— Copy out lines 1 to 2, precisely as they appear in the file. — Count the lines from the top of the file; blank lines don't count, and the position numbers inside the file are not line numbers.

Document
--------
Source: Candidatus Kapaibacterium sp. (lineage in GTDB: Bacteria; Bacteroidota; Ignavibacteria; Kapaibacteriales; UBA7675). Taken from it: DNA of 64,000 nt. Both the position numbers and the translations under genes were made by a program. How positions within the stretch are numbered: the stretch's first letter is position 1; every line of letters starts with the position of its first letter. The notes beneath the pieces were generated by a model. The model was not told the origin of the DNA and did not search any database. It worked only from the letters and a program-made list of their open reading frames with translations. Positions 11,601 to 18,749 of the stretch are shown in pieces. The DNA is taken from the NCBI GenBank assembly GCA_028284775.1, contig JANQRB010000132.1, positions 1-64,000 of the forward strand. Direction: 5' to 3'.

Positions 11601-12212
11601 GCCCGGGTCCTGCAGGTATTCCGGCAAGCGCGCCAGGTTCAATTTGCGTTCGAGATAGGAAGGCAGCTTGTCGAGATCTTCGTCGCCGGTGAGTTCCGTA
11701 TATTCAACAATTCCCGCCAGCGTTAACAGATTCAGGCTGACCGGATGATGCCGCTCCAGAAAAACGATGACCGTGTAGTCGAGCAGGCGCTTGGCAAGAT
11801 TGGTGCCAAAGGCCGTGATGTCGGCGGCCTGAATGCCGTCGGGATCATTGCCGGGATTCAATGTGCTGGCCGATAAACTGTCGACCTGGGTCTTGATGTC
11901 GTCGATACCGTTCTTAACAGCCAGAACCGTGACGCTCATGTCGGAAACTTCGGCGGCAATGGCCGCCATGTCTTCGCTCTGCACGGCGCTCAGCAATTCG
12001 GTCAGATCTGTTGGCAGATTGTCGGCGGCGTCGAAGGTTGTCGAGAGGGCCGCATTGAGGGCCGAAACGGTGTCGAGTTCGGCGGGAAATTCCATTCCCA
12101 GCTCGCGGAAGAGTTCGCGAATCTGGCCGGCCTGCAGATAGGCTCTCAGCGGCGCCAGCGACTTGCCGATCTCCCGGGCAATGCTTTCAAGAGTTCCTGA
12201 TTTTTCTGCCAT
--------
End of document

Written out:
Source: Candidatus Kapaibacterium sp. (lineage in GTDB: Bacteria; Bacteroidota; Ignavibacteria; Kapaibacteriales; UBA7675). Taken from it: DNA of 64,000 nt. Both the position numbers and the translations under genes were made by a program. How positions within the stretch are numbered: the stretch's first letter is position 1; every line of letters starts with the position of its first letter. The notes beneath the pieces were generated by a model. The model was not told the origin of the DNA and did not search any database. It worked only from the letters and a program-made list of their open reading frames with translations. Positions 11,601 to 18,749 of the stretch are shown in pieces. The DNA is taken from the NCBI GenBank assembly GCA_028284775.1, contig JANQRB010000132.1, positions 1-64,000 of the forward strand. Direction: 5' to 3'.

Positions 11601-12212